In April of 1939, Takayama presented a third recital under the auspices of the San Francisco Conservatory, at Sorosis Hall. In addition to selections by Bach and Brahms, she performed a set of works by lesser-known Baroque French composers. Critic Marjory M. Fisher, writing in the San Francisco News, praised Takayama’s performance: “Throughout her concert the young pianist revealed a virile, powerful tone, a clear finger technique which disclosed strong supple fingers that seemed almost too strong at times. Miss Takavama gave a well-studied performance from both the technical and musical aspects.” While singling out for praise Takayama’s graceful performance of “Sepia sketches,” a piece by Ernest Bloch, Fisher did complain of an overall lack of warmth in the pianist’s sound.
By this time, it was clear that the young virtuoso required more advanced training. In the summer of 1937, Takayama had won a scholarship to attend a summer session at the Lamont School of Music with the distinguished pianist Josef Lhévinne (who had judged the contest). During the session, she performed on a nationwide NBC radio broadcast.
Two years later, after completing high school, Takayama was awarded a fellowship to study at the Juilliard School in New York City — one of just 12 selected out of 99 applicants. Along with the singers Florence Ahn and Carol Brice, she was one of the only nonwhites at the school (Nisei pianist Teruko Hirashiki, violinist Ernestine Teranishi and soprano Mario Mukai would later join them). Before heading east, Takayama was feted at a joint reception in San Francisco with pianist Miwa Kai.
Once at Juilliard, Takayama began studying under Rosina and Josef Lhévinne. Around this time she performed Beethoven’s “Moonlight Sonata” in a private recital for the blind-deaf activist Helen Keller, who felt the music through the vibrations from the piano. Takayama later described the event as a highlight of her career.
Although Takayama attended the Japanese Student Christian Association’s Eastern Student Conference in the fall 1939, she seems not to have taken a leading role in community activities in New York. In 1944, she played a pair of violin-piano duets with her Juilliard classmate Ernestine Teranishi at a pageant organized by the New York Baptist City society. The next year, she entertained at a party thrown by the fledgling New York chapter of the JACL, but does not seem to have been an active member.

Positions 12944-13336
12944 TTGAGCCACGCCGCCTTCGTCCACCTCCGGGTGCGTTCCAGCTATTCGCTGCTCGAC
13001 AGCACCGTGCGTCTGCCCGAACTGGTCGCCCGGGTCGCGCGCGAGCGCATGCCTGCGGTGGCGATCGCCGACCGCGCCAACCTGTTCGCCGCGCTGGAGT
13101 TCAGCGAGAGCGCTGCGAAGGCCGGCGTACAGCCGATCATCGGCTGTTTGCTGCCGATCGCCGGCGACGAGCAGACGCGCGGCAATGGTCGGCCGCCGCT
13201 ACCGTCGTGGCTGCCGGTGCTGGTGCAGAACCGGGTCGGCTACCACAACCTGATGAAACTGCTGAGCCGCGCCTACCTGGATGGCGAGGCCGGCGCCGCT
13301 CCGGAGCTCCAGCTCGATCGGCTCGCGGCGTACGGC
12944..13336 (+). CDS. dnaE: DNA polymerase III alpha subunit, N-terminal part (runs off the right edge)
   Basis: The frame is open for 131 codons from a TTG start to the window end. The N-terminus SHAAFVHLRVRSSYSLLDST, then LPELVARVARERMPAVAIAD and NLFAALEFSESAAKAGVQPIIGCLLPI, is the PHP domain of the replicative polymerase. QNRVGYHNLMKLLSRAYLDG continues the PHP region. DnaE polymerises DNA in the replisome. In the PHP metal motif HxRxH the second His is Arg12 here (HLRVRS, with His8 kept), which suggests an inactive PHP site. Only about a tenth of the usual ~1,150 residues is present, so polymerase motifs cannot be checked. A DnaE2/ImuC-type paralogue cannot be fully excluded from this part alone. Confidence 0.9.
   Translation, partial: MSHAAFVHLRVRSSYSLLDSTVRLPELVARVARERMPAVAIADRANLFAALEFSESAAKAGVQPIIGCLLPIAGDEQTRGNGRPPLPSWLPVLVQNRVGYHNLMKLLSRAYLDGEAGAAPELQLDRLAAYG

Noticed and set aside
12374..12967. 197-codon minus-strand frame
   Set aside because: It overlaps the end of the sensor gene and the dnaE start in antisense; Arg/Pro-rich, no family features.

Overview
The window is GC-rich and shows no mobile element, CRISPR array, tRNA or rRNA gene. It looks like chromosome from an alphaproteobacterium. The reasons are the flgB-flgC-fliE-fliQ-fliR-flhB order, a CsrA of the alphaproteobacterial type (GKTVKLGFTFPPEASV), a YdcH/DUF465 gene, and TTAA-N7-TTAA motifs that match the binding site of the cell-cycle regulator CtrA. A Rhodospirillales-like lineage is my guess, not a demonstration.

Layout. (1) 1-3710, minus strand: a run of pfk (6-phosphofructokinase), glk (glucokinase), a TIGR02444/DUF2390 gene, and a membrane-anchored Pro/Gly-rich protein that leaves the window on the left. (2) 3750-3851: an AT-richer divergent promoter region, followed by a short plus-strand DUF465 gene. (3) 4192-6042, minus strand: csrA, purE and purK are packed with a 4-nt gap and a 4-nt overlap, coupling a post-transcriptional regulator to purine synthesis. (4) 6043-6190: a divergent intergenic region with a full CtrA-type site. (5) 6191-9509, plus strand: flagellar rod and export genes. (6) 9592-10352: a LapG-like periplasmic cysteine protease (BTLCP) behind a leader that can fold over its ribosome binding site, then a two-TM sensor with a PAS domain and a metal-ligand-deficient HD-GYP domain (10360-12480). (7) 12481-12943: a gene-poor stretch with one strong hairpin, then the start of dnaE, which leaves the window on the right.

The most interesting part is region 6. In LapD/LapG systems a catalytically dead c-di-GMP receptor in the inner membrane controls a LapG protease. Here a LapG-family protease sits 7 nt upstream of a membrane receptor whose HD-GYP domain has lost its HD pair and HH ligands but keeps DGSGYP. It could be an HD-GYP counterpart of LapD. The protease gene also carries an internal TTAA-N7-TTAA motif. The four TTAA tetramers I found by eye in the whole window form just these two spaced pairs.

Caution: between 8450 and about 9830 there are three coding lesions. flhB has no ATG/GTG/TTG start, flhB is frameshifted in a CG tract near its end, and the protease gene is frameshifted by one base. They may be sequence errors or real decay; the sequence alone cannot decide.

However, as the war drew to a close, she became associated with the antifascist activist group Japanese American Committee for Democracy. In May of 1945, she made her New York debut under JACD auspices, playing a concert at the famed Carnegie Recital Hall, alongside soprano Tomi Kanazawa. Takayama performed selections by Bach, Chopin, Debussy, Bloch, and Shostakovich. A critic in Musical America noted that an enthusiastic audience was on hand.
Although Takayama had enrolled at Julliard in hopes of becoming a concert pianist, she shifted after graduation to focus on teaching piano, a calling to which she dedicated her life. In the late 1940s, Takayama married Kinichi Iwamoto, a physician with two children, and moved with him to the suburban town of Ho-Ho-Kus, New Jersey. Her mother Shika moved in, and lived with the Iwamotos for 20 years.
Once established in New Jersey, Florence Iwamoto taught pupils both at her studio in New York and in her home, and scheduled recitals for both groups of pupils in New York’s Steinway Hall. In addition to teaching, Takayama continued to play recitals for local clubs. For example, in 1962 she entertained the literature, drama and music department of the Women’s Club of Ho-Ho-Kus and the St. Luke’s Rosary Society. Most notably, in 1951 she performed for a banquet at Riverside Church honoring the distinguished theologian Howard Thurman.
Florence Takayama Iwamoto died on March 30, 2018 in the Ho-Ho-Kus home where she had lived for 67 years. She was just two months shy of her 100th birthday. She had spent an incredible 72 years as a piano teacher and had taught over 100 pupils.
Greg Robinson, Ph.D., author of “By Order of the President: FDR and the Internment of Japanese Americans” and “A Tragedy of Democracy: Japanese Confinement in North America,” is a professor of history at l’Université du Québec À Montréal. He can be reached at firstname.lastname@example.org. The views expressed in the preceding column are not necessarily those of the Nichi Bei Weekly.